34 of the principal elements affecting the client/therapist relationship. Furt hermore, he explained that in order for psychotherapy to be effective, the therapist must focus on the deeper issues that encompass the person as a whole and attempt to understand the client 's perspective. This definition and approach may be one of the first attempts in psycholog y to identify the person with his or her environment, leading to a more psychosocial phenomenon (Jones & Butman, 1991; Koltko-Rivera, 2004). This definition also lends itself to the advisor/advisee relationship. Koltko-Rivera (1998, 2004) has developed conceptual elements that help to further define an individual worldview. These fundamental elements or variables a re as follows: (a) Fundamental postulate: the psychological process (cognition) is strongly influenced by a personÂ’s beliefs about what will or can happen; (b) Individuality corollary: dissimilar people have distinctive worldviews that result in diffe rent level of understanding of reality and experiences; (c) Dichotomy corollary: a worldvi ew is composed of a limited number of bipolar dimensions dependent on the person's perception of his or her experience and environment (1998, p. 13-14). Moreover, individuals actively engage in their surroundings through the process of specific, constructed worldviews as a means to gain a self-defined, individualistic, purpose ful end (Koltko-Rivera, 1998, 2004). In other words, an individual worldview is the combination of culture, experience, attitude, opinion, value, thought, and events, which directly affe ct our daily lives (Sue & Sue, 2003). Approaches to and Models of Worldview Sue and Sue (2003) discussed dimensions that support a value-oriented model to individual worldviews as shown in Table 1. This framework, developed originally by
35 Kluckhohn and Strodtbeck (1961), recognizes that racial/ethnic groups vary with respe ct to their perceptions of: (a)Time: the concept of time varies according to cul ture. Stages of time can be defined as a historical and traditional setting, the now moment, and/or the future; (b) Human activity: the behavior of cultures varies greatly; wher eas some value a doing philosophy (Â“remaining busyÂ”), others value being and becoming through the sense of growth. This sense of growth also is valued differently and can be measured by material accomplishments versus the inner self; (c) Social relations: re lationships are viewed in terms of peopleÂ’s interaction with others, such as lineal and authoritaria n. Within some cultures (traditional Asian cultures) it is apparent that the mal e figure in the home has absolute rule and creates a hierarchical relationship. Other cultures may have a more collateral relationship, defining members of the culture and how they may r elate to others; and (d) Relationship to nature: one's relationship with nature signifies eit her oneÂ’s harmonious and subjugating perceptions of nature, such as can be observed with many Native Americans, or a control and conquer nature, as displayed by many White Euro Americans (Sue & Sue).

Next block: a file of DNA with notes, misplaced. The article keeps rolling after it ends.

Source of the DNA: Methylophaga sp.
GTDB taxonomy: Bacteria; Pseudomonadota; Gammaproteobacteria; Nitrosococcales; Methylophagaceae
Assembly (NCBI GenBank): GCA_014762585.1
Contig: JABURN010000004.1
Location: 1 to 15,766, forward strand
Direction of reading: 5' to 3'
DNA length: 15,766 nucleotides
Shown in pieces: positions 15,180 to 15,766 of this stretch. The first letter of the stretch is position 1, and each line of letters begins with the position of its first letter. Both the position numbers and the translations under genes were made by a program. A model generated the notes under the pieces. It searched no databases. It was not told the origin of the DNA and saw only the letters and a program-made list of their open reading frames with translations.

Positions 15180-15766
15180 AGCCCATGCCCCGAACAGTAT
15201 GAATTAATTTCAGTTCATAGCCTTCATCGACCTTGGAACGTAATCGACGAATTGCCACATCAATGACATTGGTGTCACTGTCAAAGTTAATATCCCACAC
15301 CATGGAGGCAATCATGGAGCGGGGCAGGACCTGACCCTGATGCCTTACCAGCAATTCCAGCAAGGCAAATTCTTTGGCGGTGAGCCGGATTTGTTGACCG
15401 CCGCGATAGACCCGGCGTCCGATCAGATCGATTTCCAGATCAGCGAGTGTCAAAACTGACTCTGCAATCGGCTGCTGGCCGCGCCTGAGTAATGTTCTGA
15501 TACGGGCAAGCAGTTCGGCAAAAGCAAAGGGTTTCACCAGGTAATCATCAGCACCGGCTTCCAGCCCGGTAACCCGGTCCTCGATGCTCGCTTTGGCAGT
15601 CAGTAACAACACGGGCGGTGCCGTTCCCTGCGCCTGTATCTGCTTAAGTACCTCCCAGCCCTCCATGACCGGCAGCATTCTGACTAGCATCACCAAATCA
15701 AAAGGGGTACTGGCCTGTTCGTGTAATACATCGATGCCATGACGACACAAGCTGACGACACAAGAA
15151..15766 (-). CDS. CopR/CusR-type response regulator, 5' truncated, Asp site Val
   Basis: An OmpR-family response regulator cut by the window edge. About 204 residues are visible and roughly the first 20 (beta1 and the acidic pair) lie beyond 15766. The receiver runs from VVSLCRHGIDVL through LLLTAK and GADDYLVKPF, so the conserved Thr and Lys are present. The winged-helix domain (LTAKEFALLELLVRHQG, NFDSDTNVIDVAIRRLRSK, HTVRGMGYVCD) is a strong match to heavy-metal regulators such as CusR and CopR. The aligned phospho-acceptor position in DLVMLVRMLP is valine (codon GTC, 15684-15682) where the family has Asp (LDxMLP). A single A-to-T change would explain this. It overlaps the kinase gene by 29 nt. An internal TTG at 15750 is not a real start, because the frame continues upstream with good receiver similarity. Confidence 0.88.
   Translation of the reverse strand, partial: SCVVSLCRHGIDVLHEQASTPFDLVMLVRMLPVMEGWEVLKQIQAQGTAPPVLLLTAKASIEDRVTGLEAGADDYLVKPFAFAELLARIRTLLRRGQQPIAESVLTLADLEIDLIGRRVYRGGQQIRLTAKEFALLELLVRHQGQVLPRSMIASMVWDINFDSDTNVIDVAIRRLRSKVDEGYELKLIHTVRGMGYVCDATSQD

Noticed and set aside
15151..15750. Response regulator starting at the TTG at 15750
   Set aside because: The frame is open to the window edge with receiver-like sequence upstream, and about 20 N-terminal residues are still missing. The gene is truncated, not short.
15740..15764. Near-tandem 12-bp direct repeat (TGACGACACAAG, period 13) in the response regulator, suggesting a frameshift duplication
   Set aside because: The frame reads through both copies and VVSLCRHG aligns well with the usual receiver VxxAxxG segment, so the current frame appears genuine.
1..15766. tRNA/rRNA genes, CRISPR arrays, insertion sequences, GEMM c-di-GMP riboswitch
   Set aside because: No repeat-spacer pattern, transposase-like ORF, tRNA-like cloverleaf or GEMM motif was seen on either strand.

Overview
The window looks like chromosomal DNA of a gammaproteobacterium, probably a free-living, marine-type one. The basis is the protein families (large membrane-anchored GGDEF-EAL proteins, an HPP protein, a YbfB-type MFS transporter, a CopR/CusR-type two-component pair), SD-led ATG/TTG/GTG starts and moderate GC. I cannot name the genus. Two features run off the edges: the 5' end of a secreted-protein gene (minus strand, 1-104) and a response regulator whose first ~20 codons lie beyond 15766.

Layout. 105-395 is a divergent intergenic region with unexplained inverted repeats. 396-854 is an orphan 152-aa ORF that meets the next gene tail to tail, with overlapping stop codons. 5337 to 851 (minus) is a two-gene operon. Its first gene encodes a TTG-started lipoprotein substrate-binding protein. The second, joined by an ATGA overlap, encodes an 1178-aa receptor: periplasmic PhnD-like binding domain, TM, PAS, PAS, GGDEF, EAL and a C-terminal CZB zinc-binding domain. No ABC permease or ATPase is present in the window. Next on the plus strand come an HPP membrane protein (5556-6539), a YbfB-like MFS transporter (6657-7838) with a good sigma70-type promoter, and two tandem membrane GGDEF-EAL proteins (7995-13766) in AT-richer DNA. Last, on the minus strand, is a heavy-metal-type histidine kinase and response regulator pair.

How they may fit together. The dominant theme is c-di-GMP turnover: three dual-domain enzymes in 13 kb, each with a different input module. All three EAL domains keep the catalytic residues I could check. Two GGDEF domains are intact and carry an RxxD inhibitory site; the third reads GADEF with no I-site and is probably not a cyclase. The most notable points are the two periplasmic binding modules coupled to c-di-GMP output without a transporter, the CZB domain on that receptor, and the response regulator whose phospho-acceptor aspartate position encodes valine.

36 Table 1 Value-Orientation Model Dimensions Value Orientations 1. Time Focus: What is the temporary focus of human life? Past The past is important. Learn from history. Present The present moment is everything. DonÂ’t worry about tomorrow. Future Plan for the future. Sacrifice today for a better tomorrow. 2. Human Activity What is the modality of human activity? Being It's enough just to be. Being & In-Becoming Our purpose in life is to develop our inner self. Doing Be active. Work hard, and your efforts will be rewarded. 3. Social Relations How are human relationships defined? Lineal Relationships are vertical. There are leaders and followers in this world. Collateral We should consult with friends/families when problems arise. Individualistic Individual autonomy is important. We control our own destiny. 4. People/Nature Relationship What is the relationship of people to nature? Subjugation to Nature Life is largely determined by external forces (God, fate, genetics, etc.). Harmony with Nature People and nature coexist in harmony. Mastery over Nature Our challenge is to conquer and control nature. Source : Sue & Sue (2003). The value-orientation model allows for a review of how members of a specific minority group differ from members of a dominant cultural worldview. Moreover, through acculturation and assimilation, the blending of worldviews can be visible wit hin a specific individual of a specific cultural group. A cultural worldview is changeabl e according to the experiences and perceptions of the member.